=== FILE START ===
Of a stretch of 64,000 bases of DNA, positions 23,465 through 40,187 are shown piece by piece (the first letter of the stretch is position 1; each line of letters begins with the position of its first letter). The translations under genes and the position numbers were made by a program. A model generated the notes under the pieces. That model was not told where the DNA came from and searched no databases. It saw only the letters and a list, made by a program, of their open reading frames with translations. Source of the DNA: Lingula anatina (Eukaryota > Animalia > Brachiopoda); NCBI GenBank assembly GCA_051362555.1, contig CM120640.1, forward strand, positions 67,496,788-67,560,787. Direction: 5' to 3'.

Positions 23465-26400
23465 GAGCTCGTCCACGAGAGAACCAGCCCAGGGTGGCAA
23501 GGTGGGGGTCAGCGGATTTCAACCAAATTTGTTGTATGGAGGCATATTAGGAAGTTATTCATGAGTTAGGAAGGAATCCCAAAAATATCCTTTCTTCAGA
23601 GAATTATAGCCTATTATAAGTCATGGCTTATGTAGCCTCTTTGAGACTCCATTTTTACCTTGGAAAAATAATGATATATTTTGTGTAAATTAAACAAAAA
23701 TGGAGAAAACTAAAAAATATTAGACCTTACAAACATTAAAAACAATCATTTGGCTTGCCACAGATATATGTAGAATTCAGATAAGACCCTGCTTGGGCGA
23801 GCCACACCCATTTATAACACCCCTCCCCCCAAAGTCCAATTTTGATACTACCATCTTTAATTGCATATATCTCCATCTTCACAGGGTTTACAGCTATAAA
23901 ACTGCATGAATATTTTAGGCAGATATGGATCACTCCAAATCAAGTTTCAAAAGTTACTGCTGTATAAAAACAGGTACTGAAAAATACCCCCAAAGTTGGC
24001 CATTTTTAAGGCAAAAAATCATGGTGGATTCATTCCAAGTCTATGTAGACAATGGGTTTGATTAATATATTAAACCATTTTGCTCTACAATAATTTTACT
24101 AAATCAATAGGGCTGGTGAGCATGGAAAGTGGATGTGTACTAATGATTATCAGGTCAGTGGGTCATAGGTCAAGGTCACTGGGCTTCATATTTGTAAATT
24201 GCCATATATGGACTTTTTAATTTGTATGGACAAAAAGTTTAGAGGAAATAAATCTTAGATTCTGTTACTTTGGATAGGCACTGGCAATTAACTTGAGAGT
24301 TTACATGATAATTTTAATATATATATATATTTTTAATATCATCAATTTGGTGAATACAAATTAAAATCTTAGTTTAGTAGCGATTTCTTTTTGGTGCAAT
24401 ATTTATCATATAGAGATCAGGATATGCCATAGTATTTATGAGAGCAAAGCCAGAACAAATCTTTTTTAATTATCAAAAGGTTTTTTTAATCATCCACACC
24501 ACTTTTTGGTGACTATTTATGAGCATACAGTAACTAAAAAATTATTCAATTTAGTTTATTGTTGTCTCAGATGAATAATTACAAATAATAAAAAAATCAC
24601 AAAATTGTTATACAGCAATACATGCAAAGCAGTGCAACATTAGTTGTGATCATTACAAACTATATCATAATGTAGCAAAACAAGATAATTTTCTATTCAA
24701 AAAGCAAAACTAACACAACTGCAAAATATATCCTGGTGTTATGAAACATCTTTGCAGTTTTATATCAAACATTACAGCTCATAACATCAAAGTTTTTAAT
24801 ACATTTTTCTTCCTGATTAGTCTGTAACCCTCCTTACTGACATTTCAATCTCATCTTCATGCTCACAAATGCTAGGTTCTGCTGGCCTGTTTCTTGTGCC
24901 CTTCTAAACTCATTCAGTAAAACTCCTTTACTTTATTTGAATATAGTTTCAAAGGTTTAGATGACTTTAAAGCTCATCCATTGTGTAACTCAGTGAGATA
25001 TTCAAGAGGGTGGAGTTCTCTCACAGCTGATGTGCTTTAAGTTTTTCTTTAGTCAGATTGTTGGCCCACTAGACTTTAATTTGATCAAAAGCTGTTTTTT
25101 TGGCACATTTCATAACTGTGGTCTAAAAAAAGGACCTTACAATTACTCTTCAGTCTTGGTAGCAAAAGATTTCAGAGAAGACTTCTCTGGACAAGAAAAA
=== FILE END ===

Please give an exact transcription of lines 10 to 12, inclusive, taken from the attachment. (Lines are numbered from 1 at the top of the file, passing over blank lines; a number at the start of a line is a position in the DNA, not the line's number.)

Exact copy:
24101 AAATCAATAGGGCTGGTGAGCATGGAAAGTGGATGTGTACTAATGATTATCAGGTCAGTGGGTCATAGGTCAAGGTCACTGGGCTTCATATTTGTAAATT
24201 GCCATATATGGACTTTTTAATTTGTATGGACAAAAAGTTTAGAGGAAATAAATCTTAGATTCTGTTACTTTGGATAGGCACTGGCAATTAACTTGAGAGT
24301 TTACATGATAATTTTAATATATATATATATTTTTAATATCATCAATTTGGTGAATACAAATTAAAATCTTAGTTTAGTAGCGATTTCTTTTTGGTGCAAT